Coding Academies and the Future of Higher Education

By guest author Richard Vedder
August 23, 2019

I recently had an extraordinarily interesting conversation with Darrell Silver, the cofounder and CEO of Thinkful, a coding academy that currently has about 1,600 students. It is doing lots of innovative things, explaining why much of traditional higher education is struggling. It and other coding academies provide hope that our nation’s future human capital needs can be fulfilled more efficiently and effectively than currently. The coding academy model reeks with incentives and innovation, keys to educational reform. Thinkful is an online institution, so it avoids enormous capital costs (expensive buildings empty for much of the year); it uses as its faculty part-time professionals who do this in addition to a regular job; it offers students a zero tuition option using an Income Share Agreement model that motivates both student and Thinkful to perform well. It is for-profit, adding incentives to deliver students services cheaply while providing them very marketable skills. It has only one job: train individuals to be more productive in the work force in a relatively short period of time. There are no sustainability coordinators or diversity and inclusion specialists—it is all about learning.

In short, it may be the future of higher learning in America. You can’t currently use a Pell Grant or get a federally subsidized student loan to go there, but Mr. Silver and his team have innovated their way around that problem and the restrictions involved with it, like a small handful of traditional schools (e.g., Hillsdale College) have also very successfully done. Thinkful is not alone: the coding academy business is booming, while traditional higher education likely will enter its ninth year of enrollment decline this fall.

Thinkful trains mostly young adults (the average student is about 30) in computer programming and related skills needed by American business. If you want to pay cash for their typical six month training program, you can write a check for somewhere between $10,000 and $14,000. But if you are struggling financially and if Thinkful believes you have the desire and the ability to succeed (and only 10 to 20% of interested students do), they will make you a deal: pay nothing, but sign a contract giving them somewhere between 10 and 14% of your post-training income for two or three years. It is the ultimate “skin in the game” model—both the student and Thinkful have enormous incentives for the student to successfully complete the program and get a job utilizing newly acquired skills. Unlike in traditional higher education, the student’s interests are very closely aligned with that of the school. Mr. Silver tells me about 85% of participants get a full-time job within six months of completing the academy’s program. He thinks a five to ten fold growth in scale over the next few years is highly reasonable and, indeed, expected.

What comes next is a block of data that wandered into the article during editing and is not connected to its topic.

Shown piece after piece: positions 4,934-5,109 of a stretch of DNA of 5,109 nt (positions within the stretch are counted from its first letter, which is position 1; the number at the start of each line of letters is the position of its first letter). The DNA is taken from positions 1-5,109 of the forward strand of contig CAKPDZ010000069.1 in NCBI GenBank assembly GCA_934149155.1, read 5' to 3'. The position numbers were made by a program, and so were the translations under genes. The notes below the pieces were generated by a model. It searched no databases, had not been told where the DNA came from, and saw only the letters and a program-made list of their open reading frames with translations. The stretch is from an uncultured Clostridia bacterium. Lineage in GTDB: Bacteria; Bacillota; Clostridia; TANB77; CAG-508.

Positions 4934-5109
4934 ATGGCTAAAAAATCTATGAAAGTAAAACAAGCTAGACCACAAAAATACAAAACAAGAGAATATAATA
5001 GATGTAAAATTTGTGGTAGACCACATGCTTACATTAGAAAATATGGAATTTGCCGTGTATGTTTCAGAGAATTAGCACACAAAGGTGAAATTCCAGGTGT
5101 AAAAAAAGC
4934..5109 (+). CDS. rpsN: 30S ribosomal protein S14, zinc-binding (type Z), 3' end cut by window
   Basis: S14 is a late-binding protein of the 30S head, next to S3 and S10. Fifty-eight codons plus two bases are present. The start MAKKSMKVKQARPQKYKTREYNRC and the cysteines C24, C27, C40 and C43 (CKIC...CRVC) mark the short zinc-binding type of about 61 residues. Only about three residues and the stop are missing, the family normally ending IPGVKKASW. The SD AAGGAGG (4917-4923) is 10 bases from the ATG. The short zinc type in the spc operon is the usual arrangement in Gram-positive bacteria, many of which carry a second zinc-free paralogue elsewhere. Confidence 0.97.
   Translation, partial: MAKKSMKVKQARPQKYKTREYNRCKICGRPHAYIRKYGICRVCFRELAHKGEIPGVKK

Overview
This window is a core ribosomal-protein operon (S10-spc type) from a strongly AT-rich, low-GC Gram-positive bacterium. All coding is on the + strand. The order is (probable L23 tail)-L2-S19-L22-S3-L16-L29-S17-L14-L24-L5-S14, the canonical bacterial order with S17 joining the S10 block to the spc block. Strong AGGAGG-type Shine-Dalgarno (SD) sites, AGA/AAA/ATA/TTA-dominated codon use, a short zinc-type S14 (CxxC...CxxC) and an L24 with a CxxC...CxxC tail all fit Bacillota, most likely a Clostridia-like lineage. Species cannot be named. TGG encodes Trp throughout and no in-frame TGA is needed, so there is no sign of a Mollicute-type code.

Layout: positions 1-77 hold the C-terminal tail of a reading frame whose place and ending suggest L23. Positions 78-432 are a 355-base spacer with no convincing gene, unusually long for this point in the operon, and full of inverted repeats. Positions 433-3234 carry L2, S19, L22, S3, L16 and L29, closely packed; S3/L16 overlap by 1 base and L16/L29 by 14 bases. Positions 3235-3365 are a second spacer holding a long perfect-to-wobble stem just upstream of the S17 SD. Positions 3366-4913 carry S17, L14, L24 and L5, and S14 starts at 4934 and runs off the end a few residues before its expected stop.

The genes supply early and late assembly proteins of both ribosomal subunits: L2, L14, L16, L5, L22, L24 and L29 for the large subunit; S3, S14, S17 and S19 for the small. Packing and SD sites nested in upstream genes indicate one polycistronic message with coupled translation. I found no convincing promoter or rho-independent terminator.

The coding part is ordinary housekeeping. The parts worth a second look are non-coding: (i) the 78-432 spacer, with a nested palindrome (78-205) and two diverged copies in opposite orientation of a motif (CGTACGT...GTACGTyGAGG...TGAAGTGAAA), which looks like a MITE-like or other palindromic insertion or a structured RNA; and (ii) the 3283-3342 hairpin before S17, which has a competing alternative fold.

Having high level computer skills is not for everyone, and, as an economist I am confident if there were, say, a 100 fold growth in similar coding academies over the next few years, we would be hearing about unemployed computer geniuses—supply would grow faster than demand, lowering the remunerative value of such training. But the coding academy model undoubtedly works in other occupations as well, for example learning skills like welding or becoming experts in hospital patient information system management. Some Thinkful students have bachelor’s degrees, although many have some college training (say two years) but quit college thinking they are not on a vocationally fruitful path and don’t want to run up more student loan debt.

Will traditional universities learn from this model? You would think so, but incentives are not well aligned for that to happen. As long as taxpayers are willing to continue to subsidize the currently horrendously inefficient and costly system, university personnel will fight to keep it, with its not over demanding work ethic, relatively high level of job security, etc. But public support is waning, enrollments are falling, and a birth dearth is confronting the academy (partly aided and abetted by academic indifference or even hostility for traditional family arrangements stressing child-raising). The traditional university is not dead, nor should it be in my opinion. But it needs to respond to this new efficient form of higher learning.

Republished from Originally published in Forbes.